Tuesday, October 27, 2009

Words Can Hurt

In Sticks and Stones… from Blogush, Paul Bogush states,

“The words that are chosen by a teacher carry so much meaning and power. I think we all forget just how much power we have. When a kid falls down in class and forgets homework, does poorly on a test, or even is the biggest thorn in our side, we have a choice to use words that beat them down or lift them up. Great teachers do not focus on beating kids down and putting them in their “place.” Great teachers lift kids up with their words and reveal to students that they can do what they previously thought was impossible. They find a way to give their kids wings.”

After reading this, it reminds me how powerful my words are and the impact they have on my students. Not only are my words important, but my tone of voice and my body language is also important. Students analyze everything teachers say and how they say it.

I remember when I was a student and a teacher complimented me, I was always looking for ways to tell if the words were sincere or if these were words that were said to every student. It was hard for me to accept a compliment because they were pretty rare when I was in school. It seemed that teachers saw their roles as being the Great Criticizer, not the Great Complimenter. I understood criticism because it was always explained to me that I would learn from my mistakes so criticism was a good thing. I was so used to criticism that I even expected it. When I was given a compliment, I waited for the other shoe to drop and the criticism to make an appearance. If it didn’t arrive, I was suspicious of the compliment. I felt that I must have missed the criticism which was probably included in the compliment somewhere. I wonder if my students feel the same way.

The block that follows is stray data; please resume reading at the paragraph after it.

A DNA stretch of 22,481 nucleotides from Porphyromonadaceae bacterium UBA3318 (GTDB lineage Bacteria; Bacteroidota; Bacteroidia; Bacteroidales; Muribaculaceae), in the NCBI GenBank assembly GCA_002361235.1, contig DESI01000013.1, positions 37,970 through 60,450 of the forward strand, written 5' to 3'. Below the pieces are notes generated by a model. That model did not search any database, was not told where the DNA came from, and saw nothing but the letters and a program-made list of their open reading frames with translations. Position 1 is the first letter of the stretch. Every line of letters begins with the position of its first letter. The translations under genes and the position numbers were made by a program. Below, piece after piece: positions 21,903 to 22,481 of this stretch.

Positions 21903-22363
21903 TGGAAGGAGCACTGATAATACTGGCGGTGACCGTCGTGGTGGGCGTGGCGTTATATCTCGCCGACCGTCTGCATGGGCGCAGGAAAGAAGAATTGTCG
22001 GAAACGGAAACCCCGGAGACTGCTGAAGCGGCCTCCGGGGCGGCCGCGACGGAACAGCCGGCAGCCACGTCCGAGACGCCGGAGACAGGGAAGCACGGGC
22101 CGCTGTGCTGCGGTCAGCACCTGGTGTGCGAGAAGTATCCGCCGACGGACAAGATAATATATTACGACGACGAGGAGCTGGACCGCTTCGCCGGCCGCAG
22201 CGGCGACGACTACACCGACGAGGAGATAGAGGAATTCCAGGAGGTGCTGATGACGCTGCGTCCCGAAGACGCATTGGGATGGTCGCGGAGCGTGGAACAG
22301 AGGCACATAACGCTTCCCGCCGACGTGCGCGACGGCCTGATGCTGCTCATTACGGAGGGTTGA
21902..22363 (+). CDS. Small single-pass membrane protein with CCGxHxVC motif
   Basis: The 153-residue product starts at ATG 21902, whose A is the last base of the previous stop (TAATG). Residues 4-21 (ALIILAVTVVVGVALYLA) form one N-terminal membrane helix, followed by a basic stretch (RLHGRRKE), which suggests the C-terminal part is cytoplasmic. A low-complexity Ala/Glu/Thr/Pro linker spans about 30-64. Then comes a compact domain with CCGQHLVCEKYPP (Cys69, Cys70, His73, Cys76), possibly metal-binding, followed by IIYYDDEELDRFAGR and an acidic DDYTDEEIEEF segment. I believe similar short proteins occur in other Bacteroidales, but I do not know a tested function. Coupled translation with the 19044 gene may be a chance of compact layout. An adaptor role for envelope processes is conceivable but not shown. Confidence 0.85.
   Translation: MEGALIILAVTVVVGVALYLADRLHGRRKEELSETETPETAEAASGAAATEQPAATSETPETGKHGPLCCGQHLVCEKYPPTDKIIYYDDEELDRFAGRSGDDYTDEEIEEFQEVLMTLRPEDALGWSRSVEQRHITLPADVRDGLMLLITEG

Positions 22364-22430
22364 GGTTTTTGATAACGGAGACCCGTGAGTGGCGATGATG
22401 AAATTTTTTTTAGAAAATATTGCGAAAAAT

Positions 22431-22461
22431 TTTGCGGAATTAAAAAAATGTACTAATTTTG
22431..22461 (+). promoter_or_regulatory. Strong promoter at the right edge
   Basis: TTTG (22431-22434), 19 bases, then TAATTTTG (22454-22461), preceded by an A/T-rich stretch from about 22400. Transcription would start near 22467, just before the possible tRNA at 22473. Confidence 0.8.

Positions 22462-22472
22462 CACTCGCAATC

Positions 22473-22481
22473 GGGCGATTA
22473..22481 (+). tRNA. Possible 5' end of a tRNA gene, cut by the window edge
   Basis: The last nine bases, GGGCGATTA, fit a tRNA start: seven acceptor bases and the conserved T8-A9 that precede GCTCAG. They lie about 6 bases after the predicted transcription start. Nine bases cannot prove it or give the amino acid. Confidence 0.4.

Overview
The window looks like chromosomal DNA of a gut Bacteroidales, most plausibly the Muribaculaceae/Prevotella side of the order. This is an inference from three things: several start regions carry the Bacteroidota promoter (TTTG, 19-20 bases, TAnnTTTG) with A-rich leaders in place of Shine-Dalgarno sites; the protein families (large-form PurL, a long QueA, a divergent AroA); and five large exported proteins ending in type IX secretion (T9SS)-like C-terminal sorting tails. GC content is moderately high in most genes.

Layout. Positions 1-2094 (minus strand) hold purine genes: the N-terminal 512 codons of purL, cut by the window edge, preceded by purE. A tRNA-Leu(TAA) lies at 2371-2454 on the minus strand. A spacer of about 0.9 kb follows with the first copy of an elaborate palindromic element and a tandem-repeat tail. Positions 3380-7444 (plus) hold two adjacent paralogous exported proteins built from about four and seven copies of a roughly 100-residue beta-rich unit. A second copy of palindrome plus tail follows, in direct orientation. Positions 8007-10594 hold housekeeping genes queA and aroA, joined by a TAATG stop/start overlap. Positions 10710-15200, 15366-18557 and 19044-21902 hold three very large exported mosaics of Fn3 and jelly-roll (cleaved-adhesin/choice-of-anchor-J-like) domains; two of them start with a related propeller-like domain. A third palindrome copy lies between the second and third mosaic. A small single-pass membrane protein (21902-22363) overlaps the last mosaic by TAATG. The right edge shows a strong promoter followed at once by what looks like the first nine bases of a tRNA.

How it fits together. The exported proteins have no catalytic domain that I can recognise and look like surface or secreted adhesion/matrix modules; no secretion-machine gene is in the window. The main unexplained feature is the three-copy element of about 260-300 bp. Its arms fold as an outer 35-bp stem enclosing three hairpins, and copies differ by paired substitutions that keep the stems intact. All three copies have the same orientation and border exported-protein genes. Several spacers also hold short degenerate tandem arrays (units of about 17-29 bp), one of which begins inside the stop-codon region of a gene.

How many teachers use encouraging words on a regular basis? I think teachers are even so used to criticizing that they don’t really know how to encourage. It has become a habit of pointing out the wrong things our students do that we forget to look for the good things and encourage them to do them. Finding the good things may be hard at first, but the more we do it, the easier it will become. Maybe if we encourage more often rather than criticizing, our students would be willing to take risks and try harder. I think it would be a good practice to try to find at least one positive thing to say about each student we teach.

I want to help my students find their wings and fly! Thanks for Paul for the reminder. I plan to try harder about watching my words and how I deliver them.

Original image: 'Flying High....' http://www.flickr.com/photos/66164549@N00/2334005733 by: Keven Law

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